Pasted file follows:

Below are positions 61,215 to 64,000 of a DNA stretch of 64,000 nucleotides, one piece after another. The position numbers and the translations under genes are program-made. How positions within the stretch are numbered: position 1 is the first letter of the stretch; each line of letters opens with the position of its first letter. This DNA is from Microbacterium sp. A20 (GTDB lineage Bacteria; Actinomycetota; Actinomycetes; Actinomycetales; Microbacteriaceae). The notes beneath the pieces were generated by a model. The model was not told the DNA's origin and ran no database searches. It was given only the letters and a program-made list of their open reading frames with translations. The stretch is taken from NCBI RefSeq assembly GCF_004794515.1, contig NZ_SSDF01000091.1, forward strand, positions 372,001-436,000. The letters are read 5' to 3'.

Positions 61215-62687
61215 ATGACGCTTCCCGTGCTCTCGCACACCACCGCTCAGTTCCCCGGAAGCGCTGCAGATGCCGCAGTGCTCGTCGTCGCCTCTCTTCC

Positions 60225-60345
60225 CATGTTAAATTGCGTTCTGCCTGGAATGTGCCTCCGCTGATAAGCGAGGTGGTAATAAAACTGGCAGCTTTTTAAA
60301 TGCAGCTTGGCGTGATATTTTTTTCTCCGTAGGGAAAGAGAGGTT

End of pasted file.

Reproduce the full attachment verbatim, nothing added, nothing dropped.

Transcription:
Below are positions 61,215 to 64,000 of a DNA stretch of 64,000 nucleotides, one piece after another. The position numbers and the translations under genes are program-made. How positions within the stretch are numbered: position 1 is the first letter of the stretch; each line of letters opens with the position of its first letter. This DNA is from Microbacterium sp. A20 (GTDB lineage Bacteria; Actinomycetota; Actinomycetes; Actinomycetales; Microbacteriaceae). The notes beneath the pieces were generated by a model. The model was not told the DNA's origin and ran no database searches. It was given only the letters and a program-made list of their open reading frames with translations. The stretch is taken from NCBI RefSeq assembly GCF_004794515.1, contig NZ_SSDF01000091.1, forward strand, positions 372,001-436,000. The letters are read 5' to 3'.

Positions 61215-62687
61215 ATGACGCTTCCCGTGCTCTCGCACACCACCGCTCAGTTCCCCGGAAGCGCTGCAGATGCCGCAGTGCTCGTCGTCGCCTCTCTTCC

Positions 60225-60345
60225 CATGTTAAATTGCGTTCTGCCTGGAATGTGCCTCCGCTGATAAGCGAGGTGGTAATAAAACTGGCAGCTTTTTAAA
60301 TGCAGCTTGGCGTGATATTTTTTTCTCCGTAGGGAAAGAGAGGTT